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Replicas of Columbus’ Ships Teach History in Three Dimensions

This full-scale replica of Christopher Columbus ship the Nina serves, with its partner, the Pinta, as a floating museum and classroom, as it proved to students and tourists on a recent weeklong stop in Charleston.
Tut Underwood/ SC Public Radio
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This full-scale replica of Christopher Columbus ship the Nina serves, with its partner, the Pinta, as a floating museum and classroom, as it proved to students and tourists on a recent weeklong stop in Charleston.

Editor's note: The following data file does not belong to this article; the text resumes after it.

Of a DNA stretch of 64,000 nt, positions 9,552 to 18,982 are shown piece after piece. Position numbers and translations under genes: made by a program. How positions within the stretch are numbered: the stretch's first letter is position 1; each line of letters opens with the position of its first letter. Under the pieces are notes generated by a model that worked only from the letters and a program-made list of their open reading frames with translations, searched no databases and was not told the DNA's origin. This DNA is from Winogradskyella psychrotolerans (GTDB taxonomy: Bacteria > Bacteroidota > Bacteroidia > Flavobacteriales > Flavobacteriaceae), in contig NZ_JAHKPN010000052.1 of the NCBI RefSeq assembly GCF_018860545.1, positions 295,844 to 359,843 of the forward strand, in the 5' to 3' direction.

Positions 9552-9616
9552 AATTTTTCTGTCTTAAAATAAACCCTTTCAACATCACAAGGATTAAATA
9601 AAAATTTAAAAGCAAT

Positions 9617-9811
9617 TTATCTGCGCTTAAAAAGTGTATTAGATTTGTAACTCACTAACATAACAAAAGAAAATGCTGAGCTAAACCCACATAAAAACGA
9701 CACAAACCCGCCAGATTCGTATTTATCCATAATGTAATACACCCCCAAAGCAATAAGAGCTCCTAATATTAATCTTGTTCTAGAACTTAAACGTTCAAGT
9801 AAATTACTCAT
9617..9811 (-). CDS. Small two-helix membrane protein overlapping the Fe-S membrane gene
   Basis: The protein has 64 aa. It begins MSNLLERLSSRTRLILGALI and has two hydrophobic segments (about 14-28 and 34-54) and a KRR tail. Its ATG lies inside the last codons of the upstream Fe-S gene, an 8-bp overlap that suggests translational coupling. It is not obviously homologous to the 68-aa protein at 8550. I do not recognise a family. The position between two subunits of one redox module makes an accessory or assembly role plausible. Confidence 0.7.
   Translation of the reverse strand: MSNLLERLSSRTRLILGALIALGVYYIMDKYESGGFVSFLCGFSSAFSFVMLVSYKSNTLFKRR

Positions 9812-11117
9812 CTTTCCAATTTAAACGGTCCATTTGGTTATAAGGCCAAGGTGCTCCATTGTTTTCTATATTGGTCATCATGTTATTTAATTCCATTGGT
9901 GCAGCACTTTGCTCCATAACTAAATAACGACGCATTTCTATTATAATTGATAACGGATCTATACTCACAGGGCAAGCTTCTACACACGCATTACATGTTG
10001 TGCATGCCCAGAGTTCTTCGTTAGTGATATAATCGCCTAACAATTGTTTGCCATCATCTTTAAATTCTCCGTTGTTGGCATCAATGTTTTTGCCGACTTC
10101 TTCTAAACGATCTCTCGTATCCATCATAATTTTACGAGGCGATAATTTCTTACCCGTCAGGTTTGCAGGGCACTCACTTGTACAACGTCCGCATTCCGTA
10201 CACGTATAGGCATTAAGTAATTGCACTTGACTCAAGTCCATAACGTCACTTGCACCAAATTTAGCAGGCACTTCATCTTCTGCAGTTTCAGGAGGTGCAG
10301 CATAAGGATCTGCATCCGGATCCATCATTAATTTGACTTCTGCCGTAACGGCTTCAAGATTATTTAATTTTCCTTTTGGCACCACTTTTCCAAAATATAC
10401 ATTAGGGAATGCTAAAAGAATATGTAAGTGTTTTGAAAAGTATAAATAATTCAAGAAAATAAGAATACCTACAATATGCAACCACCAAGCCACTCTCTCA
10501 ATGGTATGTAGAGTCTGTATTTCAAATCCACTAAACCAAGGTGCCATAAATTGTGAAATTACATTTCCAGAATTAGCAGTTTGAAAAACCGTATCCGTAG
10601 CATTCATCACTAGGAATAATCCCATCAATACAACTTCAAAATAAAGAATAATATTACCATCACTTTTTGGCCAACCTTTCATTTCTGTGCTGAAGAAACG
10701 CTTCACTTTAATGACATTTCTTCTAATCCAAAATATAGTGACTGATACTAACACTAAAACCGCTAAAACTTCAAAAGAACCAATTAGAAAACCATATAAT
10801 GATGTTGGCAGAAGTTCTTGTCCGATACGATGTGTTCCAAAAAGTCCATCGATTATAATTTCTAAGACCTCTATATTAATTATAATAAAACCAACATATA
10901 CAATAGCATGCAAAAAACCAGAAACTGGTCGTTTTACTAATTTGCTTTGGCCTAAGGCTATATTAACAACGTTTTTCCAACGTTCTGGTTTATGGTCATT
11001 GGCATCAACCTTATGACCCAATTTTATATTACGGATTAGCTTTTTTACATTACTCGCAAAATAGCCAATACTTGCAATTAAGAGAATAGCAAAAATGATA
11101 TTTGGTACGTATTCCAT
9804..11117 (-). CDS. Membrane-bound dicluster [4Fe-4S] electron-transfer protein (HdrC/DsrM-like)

Christopher Columbus's historic voyages have come alive through full-size replicas of two of his famous ships, the Nina and the Pinta, which sail the east coast and internal river systems of the United States as floating museums.  On a  recent visit to Charleston, school classes and tourists got a feel for what life would be like on such a ship, called a caravel, on a trans-oceanic voyage.  Romantic, yes.  Fun – rarely, according to volunteer educator Dave Zenk, who relates some of the hazards of sailing the sea on ships of this type: nearly all the men slept on the deck, as the animals were kept below.  Thus, the crew  was exposed to the brutality of the wind, sun and waves washing over the deck day and night for months, plus the possibility of storms as they neared land.   But the ships have great value as teaching tools, says Zenk, as they present living history to young and old, providing experiences that can’t be replicated in a classroom or textbook.